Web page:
Who paid for this research?
Was your article peer-reviewed?
- No one. We neither sought nor received
financial support for this project.
If there were all the errors in Mann et al (1998) that you allege, how could it have passed peer review for a
prestigious journal like Nature?
- Yes. Our article was read by numerous
colleagues in Canada, the US, Australia and Europe, including experts in mathematics
and statistics, geology, paleoclimatology, climatology and physics.
It was refereed for Environment and Energy by reviewers selected
by the editor.
How can a third party decide whether you are right or Mann et al. are right?
- You would have to ask Nature about the
steps taken by their peer reviewers to verify the results in Mann et al.
(1998). However, a peer review is not an audit. It is extremely unlikely
that the peer reviewers for Nature even requested the original MBH
dataset, much less that they carried out the quality control tests that we
Why didn't the IPCC pick up these errors?
- We have created an
audit trail so that
third parties can verify these findings for themselves. This includes what
we think is the first Internet posting of the original proxy data used in
Mann et al (1998). Some of the points are very easy to verify. To verify
the collation errors resulting in duplication of 1980 entries in the data,
one needs only inspect a few numbers. We’ve created excerpts from the data
and directions to the exact locations in the original data base. Anyone
can check this. Similarly, we’ve created excerpts and pointers in the
data base so that anyone can verify the extrapolations and “fills” merely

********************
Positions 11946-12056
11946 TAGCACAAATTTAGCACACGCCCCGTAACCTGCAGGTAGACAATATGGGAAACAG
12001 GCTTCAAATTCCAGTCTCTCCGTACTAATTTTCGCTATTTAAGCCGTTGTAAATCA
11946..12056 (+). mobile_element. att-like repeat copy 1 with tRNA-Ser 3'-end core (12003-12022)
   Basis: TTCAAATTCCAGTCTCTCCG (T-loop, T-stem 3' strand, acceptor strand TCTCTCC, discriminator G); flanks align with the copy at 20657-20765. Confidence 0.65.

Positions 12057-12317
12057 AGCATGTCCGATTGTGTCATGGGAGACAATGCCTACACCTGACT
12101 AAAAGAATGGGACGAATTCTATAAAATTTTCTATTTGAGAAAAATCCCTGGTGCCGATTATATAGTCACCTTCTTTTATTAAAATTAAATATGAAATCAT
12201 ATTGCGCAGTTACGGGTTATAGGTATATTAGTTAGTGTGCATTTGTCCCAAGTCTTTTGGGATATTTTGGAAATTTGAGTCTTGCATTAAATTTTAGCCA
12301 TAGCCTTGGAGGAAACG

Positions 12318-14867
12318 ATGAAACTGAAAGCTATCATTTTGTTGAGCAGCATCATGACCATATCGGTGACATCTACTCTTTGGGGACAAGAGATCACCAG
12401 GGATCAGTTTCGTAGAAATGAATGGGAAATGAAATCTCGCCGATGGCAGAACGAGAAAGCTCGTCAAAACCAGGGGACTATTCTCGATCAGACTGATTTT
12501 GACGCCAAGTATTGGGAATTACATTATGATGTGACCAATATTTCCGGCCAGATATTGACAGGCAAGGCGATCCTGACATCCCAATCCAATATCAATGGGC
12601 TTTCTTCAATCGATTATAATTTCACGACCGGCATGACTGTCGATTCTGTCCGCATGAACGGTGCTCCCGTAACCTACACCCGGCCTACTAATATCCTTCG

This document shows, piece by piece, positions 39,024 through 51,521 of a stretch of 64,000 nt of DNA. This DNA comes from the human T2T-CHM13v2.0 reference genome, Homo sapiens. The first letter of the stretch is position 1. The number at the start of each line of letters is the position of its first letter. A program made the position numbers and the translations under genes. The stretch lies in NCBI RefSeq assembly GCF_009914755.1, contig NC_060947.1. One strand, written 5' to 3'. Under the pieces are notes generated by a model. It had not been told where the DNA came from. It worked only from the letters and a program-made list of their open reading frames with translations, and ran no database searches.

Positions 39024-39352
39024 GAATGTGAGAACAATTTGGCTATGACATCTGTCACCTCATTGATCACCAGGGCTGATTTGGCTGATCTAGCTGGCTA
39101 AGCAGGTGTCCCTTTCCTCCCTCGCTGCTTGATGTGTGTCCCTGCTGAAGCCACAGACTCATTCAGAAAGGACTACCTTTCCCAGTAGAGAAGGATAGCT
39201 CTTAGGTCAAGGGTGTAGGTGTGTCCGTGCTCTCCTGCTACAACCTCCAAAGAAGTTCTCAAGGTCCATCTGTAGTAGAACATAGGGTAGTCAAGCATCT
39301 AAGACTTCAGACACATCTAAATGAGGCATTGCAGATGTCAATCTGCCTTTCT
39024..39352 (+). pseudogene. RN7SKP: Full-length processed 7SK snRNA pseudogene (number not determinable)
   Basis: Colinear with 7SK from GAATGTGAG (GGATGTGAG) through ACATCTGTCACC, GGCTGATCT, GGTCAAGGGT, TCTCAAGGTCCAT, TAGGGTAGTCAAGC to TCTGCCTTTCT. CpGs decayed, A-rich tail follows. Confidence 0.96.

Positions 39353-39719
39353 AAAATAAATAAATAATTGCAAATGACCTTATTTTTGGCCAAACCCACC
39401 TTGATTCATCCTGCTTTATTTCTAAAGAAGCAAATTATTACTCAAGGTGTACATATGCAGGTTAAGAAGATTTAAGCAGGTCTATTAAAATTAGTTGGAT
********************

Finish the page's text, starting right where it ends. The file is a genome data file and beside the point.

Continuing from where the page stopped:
by inspection. To verifying that the MBH data base contains obsolete data,
we’ve made graphs to show the differences between the MBH versions and the
updated version in every case found (so far); we’ve also included data
files showing both versions together and URLs for the updated data. Anyone
can check this for themselves. We’ve included computer scripts in R, which
will collect the data from the URL site and make the graphs. Verifying the
principal components calculations is more work, but we’ve also made the
tools available to do this. We’ve provided collated data files for the
underlying tree ring series as well as descriptions of how to collect the
data. We’ve provided computer scripts showing our principal component
calculations and the explained variance using MBH principal components.
We’ve also provided a collated version of all the data and scripts for how
we replicated the MBH reconstruction. We believe that audit trails are
extremely important for this type of analysis and that the Internet
provides an ideal mechanism for ensuring public accessibility to such
Why has no one else picked up these errors?
- You’d have to ask them. IPCC have not
described what measures of due diligence they carried out. One would
surmise that they did not carry out the type of data quality control tests
that we did. We understand that Mann was a lead chapter author and, in his
IPCC capacity, may not have carried out any due diligence on his own work.
What led you to request the data from Prof. Mann?
- Our guess is that no one else ever
examined the data in detail. MBH never placed the compilation at the World Data Center for
Paleoclimatology or at their own FTP sites, as one might have expected. [Nov 4/03: This is not correct. An FTP site was
identified in the responses to our paper. It is ftp://holocene.evsc.virginia.edu/pub/MBH98/.]
[Nov 11/03 The previous correction was premature. See this update
for some further comments on FTP disclosure. Professor Mann has asserted that the data we analyzed was not the data
behind MBH98. But it turns out to be identical to what was on the ftp site. So either we did audit the right data or
the MBH98 data still haven't been FTP-posted.]
When Prof. Mann arranged for the data to be provided in April 2003, it was
not immediately available and it’s possible that no one ever requested it
Did you show this paper to Prof. Mann or ask Prof. Mann for comments prior to publication?
- McIntyre has a background in the mineral
exploration business. He wanted to see the underlying proxies (before any
statistical manipulations by Mann et al.) for exactly the same reason that
mining engineers want to look at drill cores in calculating ore reserves.
He had seen other proxy data which did not suggest that proxies were
behaving differently in the late 20th century. He had also seen